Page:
Your chance to see solar eclipse - and how to do it safely

A solar eclipse is an incredibly beautiful sight but not one to be seen with the naked eye.
A solar eclipse is an incredibly beautiful sight but not one to be seen with the naked eye.
  • Never look at the sun directly
  • Next partial eclipse in 2026
  • Safest way to observe is using pinhole camera

Friday (March 20) will bring the last chance in more than a decade to witness a partial solar eclipse from these shores.

From our spot on the globe we will see a 95 per cent eclipse while viewers in the far west of Ireland and most northern parts of Scotland will witness a 98 per cent eclipse, Arctic regions and the Faroe Islands will see a total eclipse.

For this area the eclipse will reach its maximum at 9.30am, the entire celestial event will last around two hours.

Please remember that you must never look directly at the sun, even with sunglasses

An eclipse happens when the Moon in its orbit of the Earth passes between us and the Sun. A total eclipse happens when the celestial dance lines up just right and the Moon’s disk exactly covers that of the Sun - coincidentally the Moon and Sun appear to be exactly the same size in our skies (the Sun very large and far away while the Moon is miniscule on the cosmic scale and at 238,855 miles away practically on top of us in the cosmos).

There will also be a Supermoon the evening before the eclipse, meaning the Earth and Moon are as close together as they can be. This makes this 2015 Spring Equinox eclipse a supermoon eclipse, meaning a supermoon, equinox and eclipse will all fall on the same day.

Partial eclipse viewing guide. Image courtesy of Met Office.

Partial eclipse viewing guide. Image courtesy of Met Office.

One of the easiest and safest ways to view the Sun – eclipsed and uneclipsed – is to project its image on a screen using a pinhole camera or a pinhole projector.

You can make one at home using common household items.

You will need two sheets of plain white paper - printer paper is ideal or, two pieces of stiff white paper or white cardboard and for the pinhole, a thumbtack or a sharp pin.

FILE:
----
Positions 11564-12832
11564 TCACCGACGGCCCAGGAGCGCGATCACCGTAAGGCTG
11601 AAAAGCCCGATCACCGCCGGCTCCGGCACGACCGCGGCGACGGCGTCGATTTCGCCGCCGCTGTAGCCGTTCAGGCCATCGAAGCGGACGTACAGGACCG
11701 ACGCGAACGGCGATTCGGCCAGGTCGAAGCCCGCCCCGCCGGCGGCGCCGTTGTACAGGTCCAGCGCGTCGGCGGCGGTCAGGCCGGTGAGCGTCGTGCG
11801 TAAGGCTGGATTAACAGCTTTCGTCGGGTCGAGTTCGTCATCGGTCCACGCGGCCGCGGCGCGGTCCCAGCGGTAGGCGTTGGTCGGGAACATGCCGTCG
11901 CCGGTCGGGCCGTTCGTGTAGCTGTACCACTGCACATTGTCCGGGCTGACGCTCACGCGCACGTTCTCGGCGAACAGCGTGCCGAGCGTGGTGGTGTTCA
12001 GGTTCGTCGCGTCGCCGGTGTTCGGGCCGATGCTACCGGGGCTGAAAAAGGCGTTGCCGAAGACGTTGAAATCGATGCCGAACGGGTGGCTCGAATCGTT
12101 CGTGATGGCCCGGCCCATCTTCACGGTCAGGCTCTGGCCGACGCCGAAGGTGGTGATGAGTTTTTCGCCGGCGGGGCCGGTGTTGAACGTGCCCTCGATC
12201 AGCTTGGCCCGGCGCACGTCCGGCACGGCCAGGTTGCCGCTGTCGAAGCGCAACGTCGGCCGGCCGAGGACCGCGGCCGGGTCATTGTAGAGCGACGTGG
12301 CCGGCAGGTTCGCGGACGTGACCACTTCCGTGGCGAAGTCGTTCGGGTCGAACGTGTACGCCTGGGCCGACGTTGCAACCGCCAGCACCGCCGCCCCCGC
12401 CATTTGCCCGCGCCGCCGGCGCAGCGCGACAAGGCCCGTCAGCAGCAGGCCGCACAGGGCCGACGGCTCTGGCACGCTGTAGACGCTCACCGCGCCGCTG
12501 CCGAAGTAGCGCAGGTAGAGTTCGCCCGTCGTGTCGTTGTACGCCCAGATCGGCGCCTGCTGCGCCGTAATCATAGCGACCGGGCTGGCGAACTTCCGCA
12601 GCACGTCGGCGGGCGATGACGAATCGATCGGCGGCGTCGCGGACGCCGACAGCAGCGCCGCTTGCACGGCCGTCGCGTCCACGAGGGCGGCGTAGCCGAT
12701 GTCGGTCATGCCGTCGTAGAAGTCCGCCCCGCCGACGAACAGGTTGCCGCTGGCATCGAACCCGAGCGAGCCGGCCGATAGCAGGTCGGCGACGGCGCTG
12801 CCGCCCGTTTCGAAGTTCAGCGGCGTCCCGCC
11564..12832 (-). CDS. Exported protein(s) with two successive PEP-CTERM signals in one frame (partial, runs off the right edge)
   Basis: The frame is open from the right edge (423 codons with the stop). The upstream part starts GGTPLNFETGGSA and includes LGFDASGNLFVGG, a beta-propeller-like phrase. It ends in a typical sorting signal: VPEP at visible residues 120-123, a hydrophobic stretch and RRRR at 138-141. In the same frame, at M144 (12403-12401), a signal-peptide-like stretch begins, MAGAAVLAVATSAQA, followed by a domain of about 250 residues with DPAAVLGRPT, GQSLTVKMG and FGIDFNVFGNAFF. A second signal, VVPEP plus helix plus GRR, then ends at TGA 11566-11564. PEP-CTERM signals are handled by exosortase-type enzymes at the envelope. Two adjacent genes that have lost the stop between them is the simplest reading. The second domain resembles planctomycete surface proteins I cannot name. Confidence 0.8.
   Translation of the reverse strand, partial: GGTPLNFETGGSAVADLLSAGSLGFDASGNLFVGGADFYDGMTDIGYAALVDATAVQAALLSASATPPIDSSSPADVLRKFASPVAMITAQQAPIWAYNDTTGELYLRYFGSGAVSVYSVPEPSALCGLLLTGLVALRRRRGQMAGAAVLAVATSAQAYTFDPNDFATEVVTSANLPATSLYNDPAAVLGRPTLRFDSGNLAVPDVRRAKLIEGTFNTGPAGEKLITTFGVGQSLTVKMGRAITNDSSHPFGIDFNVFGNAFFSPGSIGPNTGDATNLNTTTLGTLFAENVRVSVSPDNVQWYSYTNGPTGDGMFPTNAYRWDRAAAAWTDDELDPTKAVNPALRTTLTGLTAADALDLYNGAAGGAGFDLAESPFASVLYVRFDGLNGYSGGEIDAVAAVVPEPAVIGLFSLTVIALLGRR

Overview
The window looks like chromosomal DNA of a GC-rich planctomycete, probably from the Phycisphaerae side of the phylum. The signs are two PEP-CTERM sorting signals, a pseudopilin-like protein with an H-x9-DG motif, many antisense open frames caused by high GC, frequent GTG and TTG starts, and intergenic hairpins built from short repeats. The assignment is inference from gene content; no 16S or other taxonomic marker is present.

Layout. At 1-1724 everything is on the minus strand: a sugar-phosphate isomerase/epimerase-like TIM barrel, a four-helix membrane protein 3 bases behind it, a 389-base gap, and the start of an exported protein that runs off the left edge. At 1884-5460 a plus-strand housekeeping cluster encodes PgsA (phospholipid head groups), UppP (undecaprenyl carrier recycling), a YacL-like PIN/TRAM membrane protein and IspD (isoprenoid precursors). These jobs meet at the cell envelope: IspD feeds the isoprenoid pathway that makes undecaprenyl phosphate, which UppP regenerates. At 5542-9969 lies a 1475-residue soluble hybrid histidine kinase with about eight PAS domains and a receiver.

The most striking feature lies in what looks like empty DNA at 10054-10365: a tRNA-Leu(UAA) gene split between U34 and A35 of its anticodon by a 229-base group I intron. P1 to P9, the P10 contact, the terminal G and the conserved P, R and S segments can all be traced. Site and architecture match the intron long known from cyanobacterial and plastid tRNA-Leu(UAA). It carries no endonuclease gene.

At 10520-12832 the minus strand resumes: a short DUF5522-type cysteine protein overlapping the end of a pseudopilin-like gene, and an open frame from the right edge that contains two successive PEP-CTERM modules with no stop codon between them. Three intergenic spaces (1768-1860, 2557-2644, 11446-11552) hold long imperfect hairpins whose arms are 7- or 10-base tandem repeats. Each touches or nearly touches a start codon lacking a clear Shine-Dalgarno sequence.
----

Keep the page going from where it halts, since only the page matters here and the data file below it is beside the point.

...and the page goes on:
To make a quick version of the pinhole projector, take a sheet of paper and make a very small hole in the middle of it using a pin or a thumbtack. Make sure that the hole is round and smooth.

Hold this piece of paper in front of the Sun and do not look at the Sun directly.

The second sheet of paper will act as a screen. Hold it at a distance so that an inverted image of the Sun is projected on it through the pinhole.

To make the image of the Sun larger, move the screen away from the pinholed sheet.

Do not look at the Sun through the pinhole or through the paper. When using this kind of projector, your back must be towards the Sun.

You can also see the eclipse though a box pinhole projector.

This device works on the same principle as the basic one, except it is much sturdier, easier to set on a surface and requires a few extra items to construct.

You will need:

A long cardboard box or tube. Any shipping box will do. If you don’t have a long box, you can tape two together to make one long box. The length of the box will determine the image size - the longer the box, the larger the image. Also required, Scissors, Duct tape, aluminium foil, pin/thumbtack, sharp knife or cutter (kids best have an adult at hand) and last but not least, a sheet of white paper.

Cut a rectangular hole on one end of the box using the sharp knife.

Using the scissors, cut an equally-sized rectangular piece of the aluminium foil. Make sure it is not crinkled.

Tape the foil over the rectangular hole you just made in the box.

Use the pin to poke a hole in the centre of the foil.

Place or tape the sheet of paper at the other end of the box.

Stand with your back towards the Sun. Place the box on your head with the hole towards the Sun. Adjust your position without looking at the Sun directly or through the pinhole until you see the Sun’s image on the paper.

Using a tube? If you are using a tube or taping two tubes together, cut the end of the tubes and tape the foil with a pinhole on one end. On the other end, tape a piece of white paper that has been cut to the shape and size of the end of the tube. This will act as the screen. Close to this end, cut a rectangular hole using the sharp knife. This will be your viewing window. With your back to the Sun, point the end with the aluminium foil towards the Sun. Look through the viewing window and you will see the eclipse on the screen.

Now, a few important things to remember.

Never look at the Sun directly without protective eye gear. Even sunglasses cannot protect your eyes from the damage the Sun’s rays can do to them.

Do not look at the Sun through the pinhole. Always keep your back towards the Sun while looking at a pinhole or a binocular projection.

Most importantly of all if you do happen to make a pin hole projector, take a picture and send it to us: news@lurganmail.co.uk